Two buses navigated a road of fallen rocks after a series of earthquakes in southwest China on Friday.
BEIJING — A series of earthquakes shook two rural provinces in southwestChina on Friday, killing at least 64 people and destroying more than 6,600 homes, provincial authorities said.
The tremors hit Yunnan and adjoining Guizhou Provinces, both agricultural areas populated by some of China’s poorest people. The strongest earthquake had a magnitude of 5.7, according to the China Earthquake Networks Center.
More than 200,000 people had been evacuated from their homes in Yunnan, a province known for its scenic beauty and ethnic diversity, according to the Yunnan Provincial Civil Affairs Bureau.
In the town of Luozehe, a rice- and tobacco-growing area in northeastern Yunnan, 46 people were killed, according to Qiu Yu, an official with the civil bureau. He said Prime Minister Wen Jiabao would fly to the earthquake zone on Friday. More than 700 people were injured and more than 120,000 homes seriously damaged, Mr. Qiu said.
The earthquake was so violent that rocks from landslides crushed cars in Luozehe, a water company worker, Tan Xuewen, said in a telephone interview. “Suddenly we felt the strong earthquake,” Mr. Tan said. “Huge rocks fell off the mountain. I immediately grabbed an old person and began to run.”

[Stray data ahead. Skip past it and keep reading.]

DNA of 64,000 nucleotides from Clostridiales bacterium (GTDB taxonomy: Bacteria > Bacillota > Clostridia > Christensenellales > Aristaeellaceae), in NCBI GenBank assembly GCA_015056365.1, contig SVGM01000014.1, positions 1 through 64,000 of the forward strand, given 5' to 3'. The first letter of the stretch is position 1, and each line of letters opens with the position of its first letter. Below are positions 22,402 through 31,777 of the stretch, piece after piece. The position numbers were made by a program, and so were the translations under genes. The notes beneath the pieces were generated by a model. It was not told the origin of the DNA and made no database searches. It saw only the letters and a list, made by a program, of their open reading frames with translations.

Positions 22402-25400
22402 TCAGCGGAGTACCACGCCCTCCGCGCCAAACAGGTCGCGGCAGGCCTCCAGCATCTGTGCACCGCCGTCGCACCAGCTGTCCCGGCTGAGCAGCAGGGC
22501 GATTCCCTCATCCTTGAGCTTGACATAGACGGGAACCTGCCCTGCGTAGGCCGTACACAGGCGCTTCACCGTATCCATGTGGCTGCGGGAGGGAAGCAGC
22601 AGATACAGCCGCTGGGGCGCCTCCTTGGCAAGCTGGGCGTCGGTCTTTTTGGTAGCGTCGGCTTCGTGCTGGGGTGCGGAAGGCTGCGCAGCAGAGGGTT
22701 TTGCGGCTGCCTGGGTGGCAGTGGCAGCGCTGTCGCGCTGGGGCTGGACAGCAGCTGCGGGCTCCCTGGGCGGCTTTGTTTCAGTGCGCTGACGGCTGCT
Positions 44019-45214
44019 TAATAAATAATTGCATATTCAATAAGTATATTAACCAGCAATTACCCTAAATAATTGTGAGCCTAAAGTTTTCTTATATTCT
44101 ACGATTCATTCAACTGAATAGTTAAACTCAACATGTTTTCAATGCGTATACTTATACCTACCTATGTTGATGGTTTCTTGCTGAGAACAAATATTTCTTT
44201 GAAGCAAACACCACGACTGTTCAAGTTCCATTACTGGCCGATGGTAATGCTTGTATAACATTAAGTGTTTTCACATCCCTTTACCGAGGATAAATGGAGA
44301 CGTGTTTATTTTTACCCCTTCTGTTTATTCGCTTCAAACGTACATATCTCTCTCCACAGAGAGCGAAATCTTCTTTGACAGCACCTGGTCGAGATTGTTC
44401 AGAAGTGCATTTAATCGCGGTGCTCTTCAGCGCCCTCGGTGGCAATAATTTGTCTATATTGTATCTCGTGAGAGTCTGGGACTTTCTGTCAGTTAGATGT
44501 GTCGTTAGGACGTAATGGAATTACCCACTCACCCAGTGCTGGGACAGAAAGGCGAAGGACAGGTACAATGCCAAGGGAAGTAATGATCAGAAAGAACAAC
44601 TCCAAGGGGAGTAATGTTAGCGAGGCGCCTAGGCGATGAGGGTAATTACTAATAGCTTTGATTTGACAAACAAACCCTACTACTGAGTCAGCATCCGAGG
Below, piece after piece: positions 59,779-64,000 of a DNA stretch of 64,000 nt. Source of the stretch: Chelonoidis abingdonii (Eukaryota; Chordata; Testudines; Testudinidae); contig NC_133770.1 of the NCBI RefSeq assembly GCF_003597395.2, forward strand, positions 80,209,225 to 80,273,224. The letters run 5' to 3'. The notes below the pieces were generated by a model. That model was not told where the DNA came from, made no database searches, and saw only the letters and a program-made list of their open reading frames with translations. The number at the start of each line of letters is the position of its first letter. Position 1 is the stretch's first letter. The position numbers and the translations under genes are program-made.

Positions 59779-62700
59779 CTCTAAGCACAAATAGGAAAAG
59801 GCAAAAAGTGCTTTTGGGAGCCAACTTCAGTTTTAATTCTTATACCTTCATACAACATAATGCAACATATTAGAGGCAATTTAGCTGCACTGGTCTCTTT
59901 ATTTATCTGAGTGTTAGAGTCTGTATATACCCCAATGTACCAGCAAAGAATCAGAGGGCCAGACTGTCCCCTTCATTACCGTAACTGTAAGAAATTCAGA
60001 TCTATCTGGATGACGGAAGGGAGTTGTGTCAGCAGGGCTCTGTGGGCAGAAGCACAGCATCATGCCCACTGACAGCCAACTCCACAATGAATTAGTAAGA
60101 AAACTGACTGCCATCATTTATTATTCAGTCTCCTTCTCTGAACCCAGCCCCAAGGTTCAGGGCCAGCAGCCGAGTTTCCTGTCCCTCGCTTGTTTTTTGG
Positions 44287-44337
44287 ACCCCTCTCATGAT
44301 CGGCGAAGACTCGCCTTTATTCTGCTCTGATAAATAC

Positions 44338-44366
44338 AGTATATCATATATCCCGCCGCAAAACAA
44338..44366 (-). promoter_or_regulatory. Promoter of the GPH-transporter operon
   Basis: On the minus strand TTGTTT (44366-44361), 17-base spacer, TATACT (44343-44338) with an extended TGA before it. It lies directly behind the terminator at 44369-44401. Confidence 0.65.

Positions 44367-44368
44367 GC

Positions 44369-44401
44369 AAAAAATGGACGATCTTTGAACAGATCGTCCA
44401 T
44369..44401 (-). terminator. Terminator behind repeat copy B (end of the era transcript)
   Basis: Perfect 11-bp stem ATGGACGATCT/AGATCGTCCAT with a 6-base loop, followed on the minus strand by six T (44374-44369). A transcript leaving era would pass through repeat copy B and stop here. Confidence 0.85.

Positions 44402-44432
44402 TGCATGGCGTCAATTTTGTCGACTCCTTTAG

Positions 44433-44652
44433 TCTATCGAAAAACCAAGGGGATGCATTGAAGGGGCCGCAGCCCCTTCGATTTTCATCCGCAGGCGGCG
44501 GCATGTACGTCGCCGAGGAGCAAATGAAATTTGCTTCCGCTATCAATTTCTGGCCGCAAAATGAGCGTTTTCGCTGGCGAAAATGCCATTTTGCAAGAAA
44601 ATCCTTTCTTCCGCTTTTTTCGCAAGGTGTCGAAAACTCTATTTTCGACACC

The local government authorities ordered people out of their homes, which are spread across the hills of a mountain valley, and told them to gather in the public square.
At a tiny primary school in Luozehe, the teacher, Ma Decai, said his 11 students ages 9 to 12 were eating lunch in the dining room when the earthquake hit.
“Dirt dropped form the ceiling into our bowls and cooking pots,” Mr. Ma said. The students abandoned their meal and ran out of the room, he said. As he tried to prepare a new lunch for the students, aftershocks struck the building.
Large cracks appeared in the mud and stone schoolhouse, and the toilet had collapsed. “Workers used steel in the construction, but they cut corners,” Mr. Ma said. “It’s not safe.”
In neighboring Guizhou Province, the authorities said they knew of no casualties. But homes in rural Guizhou often built of wood and mud are usually constructed on hillsides, and provincial authorities there said some homes had been damaged or destroyed.
Tents, blankets and coats were being dispatched to the region, the official Xinhua news agency said.
Guizhou, an area of rice farms and coal mines, is also undergoing major development, with hundreds of millions of dollars pumped into the province in the last year to build roads, bridges and industrial zones. It was not immediately known if any of the new projects were damaged by the earthquake.
In 2008, a severe earthquake struck Sichuan Province, north of Yunnan, killing nearly 90,000 people. Many of the deaths were blamed on shoddy construction.